Amazon Web Services vs. Microsoft Azure vs. Google Compute Platform

The rivalry is warming up in the cloud space as vendors are offering innovative features and frequently reducing prices. In this blog, we will try to highlight the competition among the three titans of the cloud: Google Cloud Platform (GCP), Amazon Web Services (AWS), and Microsoft’s Azure. Which of these 3 will thrive and win the battle, time will tell.  We have IBM Softlayer and Alibaba’s AliCloud joining the bandwagon.

Although AWS (Amazon Web Services) has a noteworthy head start, Microsoft and Google are not out of the race. Today, Google is developing 12 new cloud data centers over the next 18 months. Both of these cloud vendors have the money, power, marketing bling and technology to draw enterprise and individual customers.

For helping in the enhanced decision making, this article provides a brief breakdown of these three market giants. The article will also try to explain the advantages realized by commissioning a multi-cloud strategy.

IAAS Quadrant_2016

Source: Gartner (August 2016)

Amazon Web Services

AWS has well organized and distributed data centers commissioned across the globe. Availability Zones are placed at quite a distance from each other to avoid any impact of a failure of an Availability Zone on the other.

Microsoft

Microsoft has been quickly building more and more data centers all over the world to catch up with Amazon’s vast geographical presence. From six regions in 2011, they currently have 22 regions, each of which contains one or more data centers, with five additional regions, planned to open in 2016. While Amazon was the first to open a region in China, Microsoft preceded to open the India region at the end of 2015.

Google

Google has the least impression out of the three cloud providers. Google makes up for its geographical limitations with the help of its worldwide network infrastructure, providing low-latency and high-speed connectivity within its data centers, both at a regional and interregional level.

Computing

Amazon’s Elastic Compute Cloud (EC2) offers core compute service, enabling its users to form virtual machines with the help of pre-configured or custom based AMIs. You can choose the power, size, number of VMs, memory capacity and select from diverse availability zones from which to launch. It also provides auto-scaling and ELB (load balancing). ELB allocates charges through instances for improved performance, and auto-scaling enables its users to spontaneously and automatically scale available EC2 (Elastic Compute Cloud) volume high or low.

Lately in 2012, Google launched its cloud computing service known as GCE (Google Compute Engine). GCE allows its users to start VMs, much like AWS, into availability groups and regions. Though, Google Compute Engine was not accessible for everyone till 2013. Subsequently, Google added improvements, such as comprehensive support for Operating Systems, load balancing, quicker persistent disks, live migration of virtual machines and instances with more cores.

Similarly in the year 2012, Microsoft launched its cloud compute services, but the same was not normally accessible till May 2013.  Its users select a Virtual Hard Disk (VHD), which is similar to Amazon’s AMI, for VM creation. A Virtual Hard Disk could also be predefined by third parties, by Microsoft or even by the user. With every virtual machine, you are required to specify the amount of memory and number of cores.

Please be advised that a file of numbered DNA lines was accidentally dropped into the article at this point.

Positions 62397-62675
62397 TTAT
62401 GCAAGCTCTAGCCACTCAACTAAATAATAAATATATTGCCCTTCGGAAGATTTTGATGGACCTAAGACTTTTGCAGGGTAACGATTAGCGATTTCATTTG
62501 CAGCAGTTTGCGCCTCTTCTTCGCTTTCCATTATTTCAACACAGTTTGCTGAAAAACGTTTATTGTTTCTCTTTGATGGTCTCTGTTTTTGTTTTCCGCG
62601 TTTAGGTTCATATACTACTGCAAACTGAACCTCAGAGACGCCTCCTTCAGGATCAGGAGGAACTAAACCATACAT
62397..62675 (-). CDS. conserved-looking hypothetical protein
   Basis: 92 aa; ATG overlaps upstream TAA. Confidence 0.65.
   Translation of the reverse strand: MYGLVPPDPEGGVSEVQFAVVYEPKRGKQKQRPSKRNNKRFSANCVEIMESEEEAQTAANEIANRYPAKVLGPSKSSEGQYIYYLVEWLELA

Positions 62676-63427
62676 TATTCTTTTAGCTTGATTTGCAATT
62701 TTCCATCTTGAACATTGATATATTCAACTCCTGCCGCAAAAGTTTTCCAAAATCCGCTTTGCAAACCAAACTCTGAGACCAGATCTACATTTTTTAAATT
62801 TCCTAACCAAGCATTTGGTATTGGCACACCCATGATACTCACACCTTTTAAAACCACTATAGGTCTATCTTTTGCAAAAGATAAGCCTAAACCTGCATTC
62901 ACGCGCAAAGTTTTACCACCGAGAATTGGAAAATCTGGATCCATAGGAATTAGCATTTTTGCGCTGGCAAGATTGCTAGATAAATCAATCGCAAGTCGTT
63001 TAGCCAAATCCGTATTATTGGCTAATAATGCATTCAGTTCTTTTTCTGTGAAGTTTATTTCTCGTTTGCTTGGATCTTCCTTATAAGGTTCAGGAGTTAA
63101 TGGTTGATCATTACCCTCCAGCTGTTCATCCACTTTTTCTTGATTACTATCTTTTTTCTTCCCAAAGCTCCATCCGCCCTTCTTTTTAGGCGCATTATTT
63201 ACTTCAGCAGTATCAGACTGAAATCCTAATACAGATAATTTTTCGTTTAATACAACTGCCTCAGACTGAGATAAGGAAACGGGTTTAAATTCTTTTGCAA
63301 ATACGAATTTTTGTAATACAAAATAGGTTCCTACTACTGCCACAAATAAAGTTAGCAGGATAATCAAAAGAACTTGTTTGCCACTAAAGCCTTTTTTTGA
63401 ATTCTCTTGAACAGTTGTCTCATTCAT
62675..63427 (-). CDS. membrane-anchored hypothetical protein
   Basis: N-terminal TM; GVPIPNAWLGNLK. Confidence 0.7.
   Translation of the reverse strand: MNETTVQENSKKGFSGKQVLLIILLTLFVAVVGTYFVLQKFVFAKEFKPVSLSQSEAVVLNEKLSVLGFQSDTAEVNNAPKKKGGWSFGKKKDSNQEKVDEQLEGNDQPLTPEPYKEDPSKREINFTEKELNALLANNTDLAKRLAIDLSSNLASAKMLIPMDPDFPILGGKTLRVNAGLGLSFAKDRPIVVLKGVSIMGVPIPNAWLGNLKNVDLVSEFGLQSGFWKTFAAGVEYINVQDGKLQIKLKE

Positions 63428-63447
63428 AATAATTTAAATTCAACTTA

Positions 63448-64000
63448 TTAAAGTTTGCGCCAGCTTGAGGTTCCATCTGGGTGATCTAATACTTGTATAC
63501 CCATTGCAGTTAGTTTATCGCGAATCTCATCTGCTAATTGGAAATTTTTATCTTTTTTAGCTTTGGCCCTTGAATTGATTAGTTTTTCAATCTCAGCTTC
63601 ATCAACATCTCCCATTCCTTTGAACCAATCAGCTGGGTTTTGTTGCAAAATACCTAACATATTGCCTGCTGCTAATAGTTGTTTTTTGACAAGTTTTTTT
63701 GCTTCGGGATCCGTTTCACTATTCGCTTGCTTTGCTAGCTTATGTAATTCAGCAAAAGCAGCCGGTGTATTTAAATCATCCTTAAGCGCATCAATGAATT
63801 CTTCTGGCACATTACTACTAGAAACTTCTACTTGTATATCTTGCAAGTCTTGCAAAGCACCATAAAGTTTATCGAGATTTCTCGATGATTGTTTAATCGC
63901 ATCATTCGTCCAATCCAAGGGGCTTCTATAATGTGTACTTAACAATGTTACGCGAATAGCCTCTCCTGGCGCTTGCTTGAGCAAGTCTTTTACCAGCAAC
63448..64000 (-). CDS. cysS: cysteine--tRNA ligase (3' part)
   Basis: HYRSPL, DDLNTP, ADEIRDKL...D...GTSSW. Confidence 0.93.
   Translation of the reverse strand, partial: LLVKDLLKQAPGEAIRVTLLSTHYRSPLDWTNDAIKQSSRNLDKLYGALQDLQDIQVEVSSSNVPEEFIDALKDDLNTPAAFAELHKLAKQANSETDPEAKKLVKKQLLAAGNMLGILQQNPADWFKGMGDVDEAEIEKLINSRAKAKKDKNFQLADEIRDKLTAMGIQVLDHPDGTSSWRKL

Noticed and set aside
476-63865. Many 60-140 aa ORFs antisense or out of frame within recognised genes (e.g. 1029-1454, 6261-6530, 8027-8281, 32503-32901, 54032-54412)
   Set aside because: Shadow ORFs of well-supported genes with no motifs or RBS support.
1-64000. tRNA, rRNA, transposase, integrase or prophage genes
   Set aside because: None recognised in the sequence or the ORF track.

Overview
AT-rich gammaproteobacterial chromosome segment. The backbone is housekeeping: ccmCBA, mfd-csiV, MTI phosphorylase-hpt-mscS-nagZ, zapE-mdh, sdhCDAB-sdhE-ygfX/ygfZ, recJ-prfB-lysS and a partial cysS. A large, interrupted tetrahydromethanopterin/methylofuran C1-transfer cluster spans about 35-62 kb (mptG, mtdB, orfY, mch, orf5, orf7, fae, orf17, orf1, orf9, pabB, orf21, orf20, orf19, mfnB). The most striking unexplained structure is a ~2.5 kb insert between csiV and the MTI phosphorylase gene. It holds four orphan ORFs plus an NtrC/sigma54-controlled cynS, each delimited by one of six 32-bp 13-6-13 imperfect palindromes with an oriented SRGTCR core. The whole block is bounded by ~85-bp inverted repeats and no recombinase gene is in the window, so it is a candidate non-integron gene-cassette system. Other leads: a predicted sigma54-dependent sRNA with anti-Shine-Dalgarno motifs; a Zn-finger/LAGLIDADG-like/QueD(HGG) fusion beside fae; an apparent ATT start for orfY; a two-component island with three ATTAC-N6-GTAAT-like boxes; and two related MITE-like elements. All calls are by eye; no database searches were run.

Storage

Storage is one of the primary elements of IT. The article discusses storage service assistances from these three large cloud providers on the two primary storage types: Block storage and Object storage.

Amazon

Amazon offers its block storage service which is known as EBS (Elastic Block Storage), and it can support three different types of persistent disks viz. SSD, Magnetic, and SSD with provisioned Input/Output Operations Per Second (IOPS). The volume sizes range from a maximum of 1TB for magnetic disks, to 16TB for SSD.

Amazon’s world-leading object storage service known as S3 (Simple Storage Service), has four different SLAs viz. standard, reduced redundancy, regular – infrequent access, and Glacier. All the data is deposited in a single availability zone unless it is simulated manually over regions or availability zones.

Microsoft

Microsoft’s refers its storage services as Blobs. Disks and Page Blobs are its block storage service. It can be sourced as Premium or standard, with volumes sizes of 1TB. Block Blobs is its object storage service. Alike Amazon, it also offers four different SLAs viz. LRS (Locally redundant storage) where terminated data copies are kept inside the same data center; ZRS (zone redundant storage), where copies of redundant data are maintained in diverse data centers in the same region; and GRS (geographically redundant storage) which executes LRS (Locally redundant storage) on two detached data centers, for the maximum level of availability and durability.

Google

In Google cloud computing space, storage is structured a bit contrarily as compared with its other two competitors. Block storage does not have a particular category but has an add-on to instances within Google Cloud Engine (GCE). Google provides two choices: magnetic or SSD volumes; though the IOPS tally is static. The ephemeral disk is completely configurable and is a chunk of the storage offering. Object storage known as Google Storage is divided into three modules viz. Standard, Durable Reduced Availability for less or non-critical data and Nearline, for archives.